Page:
C. D. says that we can't be sure we know anything outside of our own minds.

Well, yeah. For all I really know, everything I'm experiencing right now is an acid flashback and I'm really in a padded cell on Mars. And ultimately, it dosen't matter anyways.
posted by jonmc 15 March | 14:27
I'd research and rewrite the concise 120 page (and 50 years old but still relevent) "How to Lie With Statistics" as a thousand page tome. Then I'd work on search engine technology to collect EVERY oxymoron on the internet.

jonmc, you are NOT in a padded cell on Mars. More likely in a hamster cage on Uranus. (I said ON, not IN)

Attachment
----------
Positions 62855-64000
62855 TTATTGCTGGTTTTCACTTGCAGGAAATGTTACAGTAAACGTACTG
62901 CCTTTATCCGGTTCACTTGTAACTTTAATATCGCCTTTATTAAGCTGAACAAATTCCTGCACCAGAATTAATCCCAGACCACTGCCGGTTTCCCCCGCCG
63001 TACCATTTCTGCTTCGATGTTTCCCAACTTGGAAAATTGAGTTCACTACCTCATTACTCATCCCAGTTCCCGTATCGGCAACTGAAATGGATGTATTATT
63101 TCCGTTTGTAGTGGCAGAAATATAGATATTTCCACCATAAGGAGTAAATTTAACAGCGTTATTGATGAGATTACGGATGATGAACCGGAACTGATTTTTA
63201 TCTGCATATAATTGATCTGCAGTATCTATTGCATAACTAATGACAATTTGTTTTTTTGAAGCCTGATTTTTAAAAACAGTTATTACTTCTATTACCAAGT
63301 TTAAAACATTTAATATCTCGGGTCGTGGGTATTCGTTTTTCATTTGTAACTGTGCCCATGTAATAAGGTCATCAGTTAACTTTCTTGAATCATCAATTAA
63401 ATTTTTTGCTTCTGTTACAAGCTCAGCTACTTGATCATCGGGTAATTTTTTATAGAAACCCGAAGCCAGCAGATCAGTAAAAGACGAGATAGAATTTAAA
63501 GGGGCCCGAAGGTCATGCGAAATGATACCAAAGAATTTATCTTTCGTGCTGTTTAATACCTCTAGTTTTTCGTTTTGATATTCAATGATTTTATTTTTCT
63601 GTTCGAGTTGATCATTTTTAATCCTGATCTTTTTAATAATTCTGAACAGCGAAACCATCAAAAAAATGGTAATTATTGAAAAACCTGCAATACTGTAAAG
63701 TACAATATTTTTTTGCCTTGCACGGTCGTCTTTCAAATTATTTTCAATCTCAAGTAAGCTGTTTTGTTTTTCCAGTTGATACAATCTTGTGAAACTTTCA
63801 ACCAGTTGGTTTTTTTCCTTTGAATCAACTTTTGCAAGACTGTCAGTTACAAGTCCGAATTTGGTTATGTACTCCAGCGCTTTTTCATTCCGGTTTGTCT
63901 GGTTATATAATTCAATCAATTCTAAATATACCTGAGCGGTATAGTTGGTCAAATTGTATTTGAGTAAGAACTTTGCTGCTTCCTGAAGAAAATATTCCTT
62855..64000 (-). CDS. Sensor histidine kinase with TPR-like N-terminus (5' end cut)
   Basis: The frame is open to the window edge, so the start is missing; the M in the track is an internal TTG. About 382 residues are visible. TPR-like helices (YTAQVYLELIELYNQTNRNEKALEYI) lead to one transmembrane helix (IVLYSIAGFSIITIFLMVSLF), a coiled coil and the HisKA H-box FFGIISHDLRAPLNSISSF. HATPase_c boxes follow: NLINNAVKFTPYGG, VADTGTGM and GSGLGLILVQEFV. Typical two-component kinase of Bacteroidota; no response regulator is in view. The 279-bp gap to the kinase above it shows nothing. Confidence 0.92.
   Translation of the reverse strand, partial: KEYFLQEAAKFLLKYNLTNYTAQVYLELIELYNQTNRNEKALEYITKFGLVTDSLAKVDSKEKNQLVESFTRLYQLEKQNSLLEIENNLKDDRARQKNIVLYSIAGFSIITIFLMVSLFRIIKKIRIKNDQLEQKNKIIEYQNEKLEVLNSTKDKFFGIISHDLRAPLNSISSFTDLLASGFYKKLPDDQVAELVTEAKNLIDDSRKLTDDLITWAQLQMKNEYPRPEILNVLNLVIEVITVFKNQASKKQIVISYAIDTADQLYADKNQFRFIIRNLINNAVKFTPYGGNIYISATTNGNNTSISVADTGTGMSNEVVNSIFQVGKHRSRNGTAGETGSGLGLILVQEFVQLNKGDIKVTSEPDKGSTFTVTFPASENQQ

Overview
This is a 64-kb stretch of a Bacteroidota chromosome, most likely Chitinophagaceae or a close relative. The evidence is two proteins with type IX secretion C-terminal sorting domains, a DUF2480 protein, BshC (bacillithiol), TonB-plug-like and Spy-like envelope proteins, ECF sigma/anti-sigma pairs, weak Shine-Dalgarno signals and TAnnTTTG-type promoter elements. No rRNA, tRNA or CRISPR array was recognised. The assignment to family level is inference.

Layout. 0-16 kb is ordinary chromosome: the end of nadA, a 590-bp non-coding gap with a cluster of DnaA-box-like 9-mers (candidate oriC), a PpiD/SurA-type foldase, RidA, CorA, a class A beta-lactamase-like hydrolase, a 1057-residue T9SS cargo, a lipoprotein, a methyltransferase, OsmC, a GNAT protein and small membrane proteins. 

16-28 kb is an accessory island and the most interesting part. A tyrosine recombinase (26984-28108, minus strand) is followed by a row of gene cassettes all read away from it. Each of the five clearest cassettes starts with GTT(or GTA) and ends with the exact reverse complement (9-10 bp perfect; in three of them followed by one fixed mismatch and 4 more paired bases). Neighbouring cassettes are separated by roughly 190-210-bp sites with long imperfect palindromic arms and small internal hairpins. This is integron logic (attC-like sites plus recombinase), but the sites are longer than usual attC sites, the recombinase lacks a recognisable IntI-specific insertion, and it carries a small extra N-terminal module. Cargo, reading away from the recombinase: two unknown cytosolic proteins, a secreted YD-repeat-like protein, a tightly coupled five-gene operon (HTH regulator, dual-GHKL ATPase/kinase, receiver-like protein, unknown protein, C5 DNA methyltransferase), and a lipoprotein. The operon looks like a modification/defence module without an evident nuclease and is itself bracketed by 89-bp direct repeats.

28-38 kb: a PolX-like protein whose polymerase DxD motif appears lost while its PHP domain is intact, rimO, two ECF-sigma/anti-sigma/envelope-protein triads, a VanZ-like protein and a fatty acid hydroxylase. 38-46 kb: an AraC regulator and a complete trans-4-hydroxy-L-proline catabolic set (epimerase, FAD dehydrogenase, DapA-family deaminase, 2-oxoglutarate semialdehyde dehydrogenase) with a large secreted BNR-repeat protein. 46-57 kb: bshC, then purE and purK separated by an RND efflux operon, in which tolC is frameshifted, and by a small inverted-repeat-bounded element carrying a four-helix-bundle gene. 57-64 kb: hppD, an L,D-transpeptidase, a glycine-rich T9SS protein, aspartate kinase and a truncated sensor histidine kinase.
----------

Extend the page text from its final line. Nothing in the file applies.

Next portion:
posted by wendell 15 March | 15:07
*runs happily on little wheel*
posted by jonmc 15 March | 15:09
* cars that drive on their own, stay in their own lanes, don't cut other cars off, merge nicely, and accelerate at the same moment as the car ahead of you
* global warming
* bugs
* human anatomy, complete with cadavers and stuff
posted by youngergirl44 15 March | 15:26
More math, especially pure math, more physics, especially quantum mechanics, astrophysics.

Architecture, political science. Philosophy as in epistemology.
posted by carmina 15 March | 16:07
In fact, if I had the ducats, I would just do that: study.
posted by carmina 15 March | 16:11
- Archeology
- Archery
- Botany
- Carpentry (I'd love to learn how to make beautiful wood furniture)
- Hebrew
- Japanese
- Photography
- Pottery
- Religion (although I'm agnostic bordering on atheist I find religion endlessly fascinating)